Green Berets from 1st Battalion, 3rd Special Forces Group became the first, non-Canadian unit to receive that country’s highest unit commendation during an awards ceremony at John F. Kennedy Auditorium on Fort Bragg, May 23.
Forty-six Green Berets from 1st Bn., 3rd SFG were recognized by Lt. Gen. Stuart Beare, commander of the Canadian Expeditionary Force Command with the Commander-in-Chief Unit Commendation for their heroic actions during Operation Medusa, a September 2006 battle in Afghanistan’s Kandahar province.
In total, 74 troops from Special Operations Task Force 31 received the award, including Air Force joint terminal attack controllers, or JTACs, who were attached to the SOTF and working with Special Forces A-Teams on the ground.
Green Beret Master Sgt. Jerad Eldred, senior medical advisor with 3rd SFG, recalls the battle and the enemy threat in that area.
“While on patrol, we were held up inside of a house where we had full view of the enemy’s main supply line and we set up an observation post,” Eldred said. “After further observation, we saw the enemy conducting resupply operations and we then eliminated that threat, unknowing that there was a significantly larger force behind them.”
That significant threat was also seen by Predator, an unmanned aerial vehicle, which was being monitored by the Advanced Operations Base 330 commander, then Maj. Jared Hill.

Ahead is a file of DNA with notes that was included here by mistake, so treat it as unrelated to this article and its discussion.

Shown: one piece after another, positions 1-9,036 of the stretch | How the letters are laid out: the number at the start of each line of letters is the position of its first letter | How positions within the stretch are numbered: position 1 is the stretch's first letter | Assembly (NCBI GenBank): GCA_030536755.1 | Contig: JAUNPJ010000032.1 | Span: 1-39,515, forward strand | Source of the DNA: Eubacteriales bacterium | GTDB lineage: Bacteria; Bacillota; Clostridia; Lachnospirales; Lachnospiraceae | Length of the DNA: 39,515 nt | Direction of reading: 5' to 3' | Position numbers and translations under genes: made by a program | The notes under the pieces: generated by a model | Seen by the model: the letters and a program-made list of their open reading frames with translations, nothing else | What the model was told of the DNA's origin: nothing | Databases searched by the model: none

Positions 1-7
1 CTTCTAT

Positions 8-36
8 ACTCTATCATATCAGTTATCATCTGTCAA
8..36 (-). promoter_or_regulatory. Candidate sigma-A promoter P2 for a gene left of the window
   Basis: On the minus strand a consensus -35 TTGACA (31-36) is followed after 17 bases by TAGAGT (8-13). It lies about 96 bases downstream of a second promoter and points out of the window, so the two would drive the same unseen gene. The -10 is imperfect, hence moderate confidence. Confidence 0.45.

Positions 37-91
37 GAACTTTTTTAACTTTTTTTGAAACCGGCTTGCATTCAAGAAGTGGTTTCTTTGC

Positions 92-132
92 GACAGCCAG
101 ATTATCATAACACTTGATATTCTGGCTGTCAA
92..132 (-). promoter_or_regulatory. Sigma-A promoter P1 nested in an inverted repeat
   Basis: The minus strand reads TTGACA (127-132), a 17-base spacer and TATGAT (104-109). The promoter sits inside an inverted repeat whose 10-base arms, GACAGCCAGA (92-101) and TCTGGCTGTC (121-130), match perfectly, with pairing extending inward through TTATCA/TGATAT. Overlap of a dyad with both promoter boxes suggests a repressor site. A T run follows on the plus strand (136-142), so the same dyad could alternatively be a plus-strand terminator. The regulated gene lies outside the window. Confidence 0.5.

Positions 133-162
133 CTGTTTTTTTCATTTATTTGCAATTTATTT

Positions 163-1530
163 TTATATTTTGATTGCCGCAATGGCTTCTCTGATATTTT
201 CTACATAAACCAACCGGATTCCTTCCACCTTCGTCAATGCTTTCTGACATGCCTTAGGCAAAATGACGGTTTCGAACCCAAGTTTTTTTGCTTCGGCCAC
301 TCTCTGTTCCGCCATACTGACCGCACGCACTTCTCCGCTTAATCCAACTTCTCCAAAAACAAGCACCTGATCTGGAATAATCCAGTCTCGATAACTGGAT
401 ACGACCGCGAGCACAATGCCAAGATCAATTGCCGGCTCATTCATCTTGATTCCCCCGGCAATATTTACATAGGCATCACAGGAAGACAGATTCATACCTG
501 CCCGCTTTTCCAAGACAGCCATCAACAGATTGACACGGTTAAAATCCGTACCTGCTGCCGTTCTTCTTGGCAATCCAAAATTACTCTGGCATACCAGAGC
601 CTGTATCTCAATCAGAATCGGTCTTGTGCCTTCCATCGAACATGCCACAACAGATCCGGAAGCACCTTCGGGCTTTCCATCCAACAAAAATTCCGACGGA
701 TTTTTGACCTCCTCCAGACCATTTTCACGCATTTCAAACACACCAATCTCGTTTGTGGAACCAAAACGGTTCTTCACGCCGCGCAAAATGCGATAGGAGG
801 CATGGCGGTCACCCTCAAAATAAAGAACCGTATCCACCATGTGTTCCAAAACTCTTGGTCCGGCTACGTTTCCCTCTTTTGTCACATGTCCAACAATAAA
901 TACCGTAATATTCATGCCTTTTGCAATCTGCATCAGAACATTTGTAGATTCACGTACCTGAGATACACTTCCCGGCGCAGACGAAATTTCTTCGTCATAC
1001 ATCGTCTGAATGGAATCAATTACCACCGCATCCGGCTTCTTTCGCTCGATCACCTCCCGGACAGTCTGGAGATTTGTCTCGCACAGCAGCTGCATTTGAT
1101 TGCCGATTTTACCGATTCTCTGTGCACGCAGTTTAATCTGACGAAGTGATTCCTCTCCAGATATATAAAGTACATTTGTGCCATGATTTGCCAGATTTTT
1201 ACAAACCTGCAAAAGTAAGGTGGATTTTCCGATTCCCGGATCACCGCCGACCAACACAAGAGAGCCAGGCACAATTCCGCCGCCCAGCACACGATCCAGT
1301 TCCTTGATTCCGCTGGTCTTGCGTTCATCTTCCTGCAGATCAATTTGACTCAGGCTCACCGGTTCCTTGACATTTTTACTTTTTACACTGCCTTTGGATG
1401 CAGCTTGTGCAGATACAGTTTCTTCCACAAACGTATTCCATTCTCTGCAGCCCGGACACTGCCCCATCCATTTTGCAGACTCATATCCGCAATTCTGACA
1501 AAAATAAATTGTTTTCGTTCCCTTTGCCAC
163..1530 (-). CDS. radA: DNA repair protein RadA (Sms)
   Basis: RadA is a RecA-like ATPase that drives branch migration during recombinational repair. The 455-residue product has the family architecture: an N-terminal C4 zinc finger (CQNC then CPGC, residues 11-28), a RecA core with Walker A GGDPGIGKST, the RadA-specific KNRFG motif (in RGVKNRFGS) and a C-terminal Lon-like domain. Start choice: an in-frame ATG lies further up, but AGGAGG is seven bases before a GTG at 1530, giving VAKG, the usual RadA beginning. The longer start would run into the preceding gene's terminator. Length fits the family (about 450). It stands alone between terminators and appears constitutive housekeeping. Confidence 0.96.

“When I made the call for a situation report, the answer I received was that there are too many … we can’t count them all,” said Hill, now a lieutenant colonel.
The operation began Aug. 26 and lasted until Sept. 14. During that time, the combined NATO forces fought an estimated enemy strength of 1,400, with about 550 combatants killed and two captured.
Beare put into perspective the importance of the operation and what was accomplished by its successful outcome.
“Operation Medusa was vital to the success of NATO forces in the area. The success of this mission prevented the fall of Kandahar and struck a significant blow to the Taliban forces in the area,” said Beare.
Besides receiving the award and recognition, Eldred has personal reasons to believe this operation was vital to their overall mission.
“It’s not about what rewards that you receive, but it really shows that we can trust our partner forces to watch our back in the fight and we have theirs,” said Eldred.
“The unique thing about this operation was the cooperation of each force that was involved. It was the shoulder-to-shoulder type of fighting that truly was the key to the success of this operation,” said Eldred. “Personally, I know if it was not for our partner forces in this battle, I would not have been able to make it home to see my son born.”
The award citation reads that after 1st Bn., 3rd SFG completed their initial objectives, they willingly engaged a much larger enemy force to secure the Canadian battle group’s flank and prevent the enemy from staging an effective counter offensive. Outnumbered and facing a well-prepared enemy, they were relentless in their assault and eventually captured the position after days of intense fighting.
“Our heartfelt thanks go out to the people of Canada and our Canadian brothers-in-arms for rendering this singular honor to these American warriors,” said Maj. Gen. Charles T. Cleveland, incoming commanding general for U.S. Army Special Operations Command. “This day will be inscribed forever in the history for not only to this storied unit, but will be added as a singular achievement of the U.S. Army Special Forces Regiment.”